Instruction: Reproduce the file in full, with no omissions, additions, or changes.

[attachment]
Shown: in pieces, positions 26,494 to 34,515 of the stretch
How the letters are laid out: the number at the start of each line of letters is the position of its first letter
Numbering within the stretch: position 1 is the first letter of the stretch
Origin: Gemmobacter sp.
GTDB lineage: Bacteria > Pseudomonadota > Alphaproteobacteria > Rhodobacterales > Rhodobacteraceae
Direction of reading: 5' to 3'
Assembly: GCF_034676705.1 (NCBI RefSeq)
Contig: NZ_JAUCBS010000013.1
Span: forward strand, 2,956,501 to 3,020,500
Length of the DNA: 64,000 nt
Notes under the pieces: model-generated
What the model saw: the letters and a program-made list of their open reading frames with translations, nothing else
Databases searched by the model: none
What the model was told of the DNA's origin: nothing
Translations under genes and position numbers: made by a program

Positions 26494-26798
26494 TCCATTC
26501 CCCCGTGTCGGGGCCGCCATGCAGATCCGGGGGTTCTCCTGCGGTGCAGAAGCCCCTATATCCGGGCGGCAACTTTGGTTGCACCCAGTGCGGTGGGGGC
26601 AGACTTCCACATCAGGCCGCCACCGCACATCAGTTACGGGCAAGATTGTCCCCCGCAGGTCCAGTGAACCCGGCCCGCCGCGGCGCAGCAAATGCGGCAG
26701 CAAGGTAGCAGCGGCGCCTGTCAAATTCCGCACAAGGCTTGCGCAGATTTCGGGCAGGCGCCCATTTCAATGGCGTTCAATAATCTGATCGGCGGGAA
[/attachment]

Shown: in pieces, positions 26,494 to 34,515 of the stretch
How the letters are laid out: the number at the start of each line of letters is the position of its first letter
Numbering within the stretch: position 1 is the first letter of the stretch
Origin: Gemmobacter sp.
GTDB lineage: Bacteria > Pseudomonadota > Alphaproteobacteria > Rhodobacterales > Rhodobacteraceae
Direction of reading: 5' to 3'
Assembly: GCF_034676705.1 (NCBI RefSeq)
Contig: NZ_JAUCBS010000013.1
Span: forward strand, 2,956,501 to 3,020,500
Length of the DNA: 64,000 nt
Notes under the pieces: model-generated
What the model saw: the letters and a program-made list of their open reading frames with translations, nothing else
Databases searched by the model: none
What the model was told of the DNA's origin: nothing
Translations under genes and position numbers: made by a program

Positions 26494-26798
26494 TCCATTC
26501 CCCCGTGTCGGGGCCGCCATGCAGATCCGGGGGTTCTCCTGCGGTGCAGAAGCCCCTATATCCGGGCGGCAACTTTGGTTGCACCCAGTGCGGTGGGGGC
26601 AGACTTCCACATCAGGCCGCCACCGCACATCAGTTACGGGCAAGATTGTCCCCCGCAGGTCCAGTGAACCCGGCCCGCCGCGGCGCAGCAAATGCGGCAG
26701 CAAGGTAGCAGCGGCGCCTGTCAAATTCCGCACAAGGCTTGCGCAGATTTCGGGCAGGCGCCCATTTCAATGGCGTTCAATAATCTGATCGGCGGGAA